|Formation||December 14, 2006|
|Type||501(c)(4) nonprofit organization|
|Purpose||copyright education and advocacy|
The Copyright Alliance's institutional members include over forty trade organizations, associations, unions, companies, and guilds, that represent millions of individual creators. The Copyright Alliance also directly collaborates with and represents thousands of creative individuals and small businesses. The creative industries represented include writers, composers, recording artists, journalists, documentarians, filmmakers, graphic artists, visual artists, photographers, and software developers.
At its launch in May 2007, the Copyright Alliance was founded by four Board members, ASCAP, Broadcast Music Inc., the Motion Picture Association of America and Universal. It was initially created and masterminded by the President and CEO Jack Valenti, of the Motion Picture Association of America. Music Legends Steve Cropper and Lamont Dozier attended the launch, that included a membership of 29 organizations purporting to represent 11 million workers, including the Association of American Publishers, Microsoft, the Recording Industry Association of America, Viacom and Walt Disney.
The launch of the Copyright Alliance was supported by U.S. House of Representatives Judiciary Committee Chairman John Conyers (D-MI), ranking Representative Howard Coble (R-NC), and Representative Howard Berman (D-CA), members of the United States House Judiciary Subcommittee on Intellectual Property, Competition, and the Internet. Berman, speaking of his inspiration by the late Jack Valenti, spoke of "the constant assaults on copyright law" and called the group's launch "a tremendous idea". Coble said that "Digitization and related technologies beg some changes to the copyright laws, and I wish you the best of luck and my support as you roll out the Copyright Alliance".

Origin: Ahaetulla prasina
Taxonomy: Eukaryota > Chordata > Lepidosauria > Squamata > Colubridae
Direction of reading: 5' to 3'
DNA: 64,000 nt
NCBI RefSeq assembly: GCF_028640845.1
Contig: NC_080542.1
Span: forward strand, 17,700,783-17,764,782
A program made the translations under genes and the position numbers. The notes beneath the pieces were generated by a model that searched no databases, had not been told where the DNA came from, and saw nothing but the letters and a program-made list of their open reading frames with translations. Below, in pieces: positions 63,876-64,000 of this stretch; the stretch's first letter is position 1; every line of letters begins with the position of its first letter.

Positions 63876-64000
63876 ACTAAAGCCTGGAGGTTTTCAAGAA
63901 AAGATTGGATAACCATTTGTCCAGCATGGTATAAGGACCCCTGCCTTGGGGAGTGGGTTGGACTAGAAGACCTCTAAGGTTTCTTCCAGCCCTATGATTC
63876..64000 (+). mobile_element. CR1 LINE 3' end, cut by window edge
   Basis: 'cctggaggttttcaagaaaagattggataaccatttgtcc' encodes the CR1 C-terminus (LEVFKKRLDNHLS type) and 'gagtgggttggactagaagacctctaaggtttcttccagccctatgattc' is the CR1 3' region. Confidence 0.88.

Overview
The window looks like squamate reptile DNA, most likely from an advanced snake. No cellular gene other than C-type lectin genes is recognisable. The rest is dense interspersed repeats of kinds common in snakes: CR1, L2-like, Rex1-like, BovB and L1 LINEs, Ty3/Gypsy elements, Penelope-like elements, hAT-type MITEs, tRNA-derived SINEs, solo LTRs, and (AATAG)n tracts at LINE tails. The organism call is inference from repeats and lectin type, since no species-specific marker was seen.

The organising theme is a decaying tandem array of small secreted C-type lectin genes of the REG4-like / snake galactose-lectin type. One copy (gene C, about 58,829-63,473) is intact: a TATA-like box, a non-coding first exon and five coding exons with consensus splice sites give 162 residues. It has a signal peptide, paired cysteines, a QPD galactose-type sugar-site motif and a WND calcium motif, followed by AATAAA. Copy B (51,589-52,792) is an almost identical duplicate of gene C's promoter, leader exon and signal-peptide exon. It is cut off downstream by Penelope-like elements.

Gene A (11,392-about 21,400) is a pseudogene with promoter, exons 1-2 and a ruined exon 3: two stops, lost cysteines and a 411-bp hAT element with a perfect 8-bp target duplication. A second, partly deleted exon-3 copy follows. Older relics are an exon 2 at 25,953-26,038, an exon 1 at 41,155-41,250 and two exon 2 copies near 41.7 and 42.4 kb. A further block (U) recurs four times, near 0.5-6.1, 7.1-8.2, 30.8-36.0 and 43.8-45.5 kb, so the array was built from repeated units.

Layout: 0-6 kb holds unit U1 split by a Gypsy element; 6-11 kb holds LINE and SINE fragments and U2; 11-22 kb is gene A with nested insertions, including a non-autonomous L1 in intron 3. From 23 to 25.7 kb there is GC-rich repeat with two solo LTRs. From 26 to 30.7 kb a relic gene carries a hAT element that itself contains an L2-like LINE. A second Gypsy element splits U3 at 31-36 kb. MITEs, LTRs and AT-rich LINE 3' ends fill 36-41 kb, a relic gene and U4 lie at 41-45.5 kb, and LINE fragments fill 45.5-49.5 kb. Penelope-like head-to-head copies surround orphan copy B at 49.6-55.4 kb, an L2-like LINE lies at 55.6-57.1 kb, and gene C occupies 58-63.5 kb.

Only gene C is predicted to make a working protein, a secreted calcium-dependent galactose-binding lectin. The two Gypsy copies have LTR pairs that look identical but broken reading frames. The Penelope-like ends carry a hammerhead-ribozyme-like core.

The Copyright Alliance was launched in opposition to the Digital Freedom Campaign, formed the preceding October, whose members include the Consumer Electronics Association, Public Knowledge, and the Electronic Freedom Foundation.
Patrick Ross served as executive director for four years until succeeded by Sandra Aistars on December 20, 2010. Prior to taking the position Aistars was Vice President and Associate General Counsel at Time Warner. On September 15, 2015, it was announced that Keith Kupferschmid would succeed Sandra Aistars as CEO of the Copyright Alliance. Kupferschmid previously served as General Counsel and Senior Vice President for Intellectual Property at the Software & Information Industry Association (SIIA).
As of August 2018 the Copyright Alliance listed fifty organizations as board and executive members.
In 2009, the organization presented a letter to the White House asking it to pursue policies supportive of artists' rights signed by 11,000 artists and creators. Over the years, the Copyright Alliance has collaborated with various groups. In 2014, it helped the US Copyright Office present its 2014 World IP Day program That same year, it also hosted a briefing on Capitol Hill with the Creative Rights Caucus to "discuss the challenges photographers and visual artists face in the internet age." The organization also works with groups such as Google, Yahoo, and Public Knowledge to develop voluntary best practices for addressing online copyright infringement.
The group supported an IP-PRO bill establishing a "copyright czar" in June 2008 Senate Judiciary Committee hearings. The PRO-IP bill was introduced in the Senate shortly thereafter and passed into law. Ars Technica called the bill a victory for "Big Content", though a provision for the Department of Justice to join suits for the benefit of copyright holders was stripped from the bill.
On November 16, 2009, the Copyright Alliance was joined by some of its grassroots members in hand-delivering a letter to the White House signed by more than 11,000 artists and creators, calling on President Barack Obama and Vice President Joe Biden to defend the rights of artists and creators.
In May 2009, it launched the Creators Across America campaign, which includes videos of artists and creators across the United States speaking about their arts and their rights under copyright law.
Copyright Alliance received $600,000 from the MPAA in 2012, which that year had also donated $475,000 to the Center for Copyright Information and $100,000 each to the Democratic Governors Association and Republican Governors Association as part of an anti-piracy campaign.
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